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I LIke the Art World and the Art World Likes Me


EFA Project Space
323 West 39th Street, 2nd Floor, 212-563-5855
Hell's Kitchen
January 14 - March 5, 2011
Reception: Friday, January 14, 6 - 8 PM
Web Site

Artists: Conrad Bakker, Marc Bijl, Jennifer Dalton, Eric Doeringer, Nancy Drew, Bill Drummond, Alex Gingrow, Simon Grennan & Christopher Sperandio, Aneta Grzeszykowska, Charles Gute, Nate Harrison, Pablo Helguera, Dan Levenson / Little Switzerland, The Matthew Higgs Society, Loren Munk, Filip Noterdaeme, Laurina Paperina, William Powhida, Ward Shelley, Jade Townsend

Curated by Eric Doeringer

EFA Project Space presents I Like the Art World and the Art World Likes Me, a group exhibition featuring artists whose subject matter is the art world. The title plays on Joseph Beuys’s infamous performance I Like America and America Likes Me, in which the German artist inhabited a small gallery alongside a coyote. Organized by “bootleg” artist Eric Doeringer, I Like the Art World and the Art World Likes Me explores the fraught relationship between emerging artists and the established art world. The exhibition title can be read as either sincere or sarcastic, as these artists all have “love/hate” relationships with the art world. They desire to participate more fully and to be recognized but are simultaneously repulsed by some key aspects. There is a critical or iconoclastic character to much of the work, but also a great deal of reverence. Despite their criticism these artists clearly love art.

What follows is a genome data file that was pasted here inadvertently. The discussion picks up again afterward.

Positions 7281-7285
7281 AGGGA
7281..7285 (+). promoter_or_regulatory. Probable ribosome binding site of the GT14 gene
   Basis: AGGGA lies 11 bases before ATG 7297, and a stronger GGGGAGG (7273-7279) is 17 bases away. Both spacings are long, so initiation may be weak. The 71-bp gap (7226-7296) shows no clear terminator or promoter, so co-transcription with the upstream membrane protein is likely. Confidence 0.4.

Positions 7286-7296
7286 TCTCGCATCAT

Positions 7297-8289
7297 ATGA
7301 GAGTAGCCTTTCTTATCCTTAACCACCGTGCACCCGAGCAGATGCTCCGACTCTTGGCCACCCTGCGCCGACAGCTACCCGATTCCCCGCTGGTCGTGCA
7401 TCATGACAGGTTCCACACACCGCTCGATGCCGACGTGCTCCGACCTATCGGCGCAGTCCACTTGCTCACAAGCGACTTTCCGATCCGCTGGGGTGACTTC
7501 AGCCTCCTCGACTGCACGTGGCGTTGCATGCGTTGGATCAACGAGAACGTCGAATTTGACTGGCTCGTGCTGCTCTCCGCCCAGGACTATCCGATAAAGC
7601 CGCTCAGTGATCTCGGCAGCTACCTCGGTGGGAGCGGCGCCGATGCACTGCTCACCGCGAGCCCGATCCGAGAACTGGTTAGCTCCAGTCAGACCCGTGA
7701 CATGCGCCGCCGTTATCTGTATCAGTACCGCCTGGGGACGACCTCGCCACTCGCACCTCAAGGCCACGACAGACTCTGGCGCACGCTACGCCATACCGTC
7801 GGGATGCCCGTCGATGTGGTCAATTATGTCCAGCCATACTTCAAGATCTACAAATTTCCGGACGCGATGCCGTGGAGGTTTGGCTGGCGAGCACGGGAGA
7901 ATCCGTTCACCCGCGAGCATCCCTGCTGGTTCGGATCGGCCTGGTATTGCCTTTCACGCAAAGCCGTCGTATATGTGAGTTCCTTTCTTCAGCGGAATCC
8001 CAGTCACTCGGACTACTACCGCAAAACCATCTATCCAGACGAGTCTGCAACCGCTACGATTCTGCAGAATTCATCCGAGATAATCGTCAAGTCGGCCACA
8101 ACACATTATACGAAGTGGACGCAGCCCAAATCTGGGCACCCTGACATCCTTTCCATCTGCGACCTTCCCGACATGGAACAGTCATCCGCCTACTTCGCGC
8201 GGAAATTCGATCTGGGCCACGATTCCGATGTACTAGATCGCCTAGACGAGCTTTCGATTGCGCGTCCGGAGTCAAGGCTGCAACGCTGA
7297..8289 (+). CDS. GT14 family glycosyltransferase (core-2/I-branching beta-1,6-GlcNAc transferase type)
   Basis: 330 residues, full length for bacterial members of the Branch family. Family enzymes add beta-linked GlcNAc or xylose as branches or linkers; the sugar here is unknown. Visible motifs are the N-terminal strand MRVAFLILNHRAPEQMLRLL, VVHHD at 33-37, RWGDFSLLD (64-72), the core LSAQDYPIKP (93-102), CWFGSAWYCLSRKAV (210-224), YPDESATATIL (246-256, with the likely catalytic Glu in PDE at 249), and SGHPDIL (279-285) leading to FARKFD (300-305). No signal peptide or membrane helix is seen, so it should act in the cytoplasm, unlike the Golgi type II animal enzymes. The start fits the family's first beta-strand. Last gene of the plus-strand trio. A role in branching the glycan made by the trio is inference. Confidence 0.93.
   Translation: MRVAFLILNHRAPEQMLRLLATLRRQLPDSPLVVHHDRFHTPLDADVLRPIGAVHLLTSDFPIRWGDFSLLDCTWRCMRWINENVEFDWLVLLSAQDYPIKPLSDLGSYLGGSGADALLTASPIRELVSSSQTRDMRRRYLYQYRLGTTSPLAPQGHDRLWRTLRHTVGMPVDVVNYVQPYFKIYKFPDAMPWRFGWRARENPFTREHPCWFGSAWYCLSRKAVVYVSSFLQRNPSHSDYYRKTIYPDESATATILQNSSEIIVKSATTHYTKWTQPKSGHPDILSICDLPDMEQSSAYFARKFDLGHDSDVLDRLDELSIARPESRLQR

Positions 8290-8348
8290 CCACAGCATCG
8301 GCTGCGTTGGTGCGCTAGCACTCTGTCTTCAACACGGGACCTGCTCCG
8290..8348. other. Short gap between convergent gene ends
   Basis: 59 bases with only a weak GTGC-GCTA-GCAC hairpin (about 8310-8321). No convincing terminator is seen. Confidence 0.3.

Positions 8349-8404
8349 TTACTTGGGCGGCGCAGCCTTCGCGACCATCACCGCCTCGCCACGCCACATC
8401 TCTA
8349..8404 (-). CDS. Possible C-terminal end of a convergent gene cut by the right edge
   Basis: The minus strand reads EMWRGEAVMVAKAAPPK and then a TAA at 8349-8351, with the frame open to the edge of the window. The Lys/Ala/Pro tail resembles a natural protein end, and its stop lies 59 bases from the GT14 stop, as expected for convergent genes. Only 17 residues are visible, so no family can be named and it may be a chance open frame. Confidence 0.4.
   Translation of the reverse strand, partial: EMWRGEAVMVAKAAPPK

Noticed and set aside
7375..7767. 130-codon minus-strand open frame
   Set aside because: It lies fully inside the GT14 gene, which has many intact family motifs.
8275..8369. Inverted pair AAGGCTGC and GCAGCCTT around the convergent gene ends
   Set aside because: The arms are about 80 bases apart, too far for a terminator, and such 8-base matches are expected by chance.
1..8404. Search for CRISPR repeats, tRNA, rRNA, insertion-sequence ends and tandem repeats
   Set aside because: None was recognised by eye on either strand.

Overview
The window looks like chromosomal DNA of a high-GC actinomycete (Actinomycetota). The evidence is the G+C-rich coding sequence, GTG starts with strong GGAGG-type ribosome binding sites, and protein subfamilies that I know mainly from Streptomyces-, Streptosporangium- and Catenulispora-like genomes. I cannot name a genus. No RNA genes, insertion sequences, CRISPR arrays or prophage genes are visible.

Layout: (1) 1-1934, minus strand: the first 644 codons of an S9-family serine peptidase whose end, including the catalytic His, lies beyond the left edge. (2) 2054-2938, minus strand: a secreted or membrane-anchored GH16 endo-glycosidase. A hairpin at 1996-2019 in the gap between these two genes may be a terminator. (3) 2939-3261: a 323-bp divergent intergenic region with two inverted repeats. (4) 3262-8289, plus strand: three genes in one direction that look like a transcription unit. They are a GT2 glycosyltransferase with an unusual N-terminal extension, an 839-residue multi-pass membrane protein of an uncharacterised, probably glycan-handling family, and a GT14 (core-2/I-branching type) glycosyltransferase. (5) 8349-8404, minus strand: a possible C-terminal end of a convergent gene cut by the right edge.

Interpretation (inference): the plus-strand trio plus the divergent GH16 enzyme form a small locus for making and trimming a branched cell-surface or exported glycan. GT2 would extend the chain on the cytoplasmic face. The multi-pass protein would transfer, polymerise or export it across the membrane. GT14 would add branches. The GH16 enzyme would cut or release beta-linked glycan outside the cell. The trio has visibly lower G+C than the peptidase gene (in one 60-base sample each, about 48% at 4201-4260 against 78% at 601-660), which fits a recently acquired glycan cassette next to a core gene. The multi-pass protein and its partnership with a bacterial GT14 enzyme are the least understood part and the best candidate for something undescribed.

Many of the artists in the exhibition use forms of mimicry to challenge the hierarchy of art world. Some make work based on pieces by earlier artists, others emulate institutions such as museums, galleries, and art magazines. A few choose to comment more directly, addressing their criticism of artists, critics, and galleries by name. Others take a more documentary approach, charting the history of their forebears and/or contemporaries. However, these works are not impartial accounts – they are personal and critical responses to the art (and the art world) of the 20th and 21st centuries. Like Beuys and his coyote, the relationship between these artists and the art world is constantly shifting – sometimes friendly, other times adversarial, with the constant threat that someone might get bitten.

An illustrated publication that includes a curatorial essay will accompany the exhibition.
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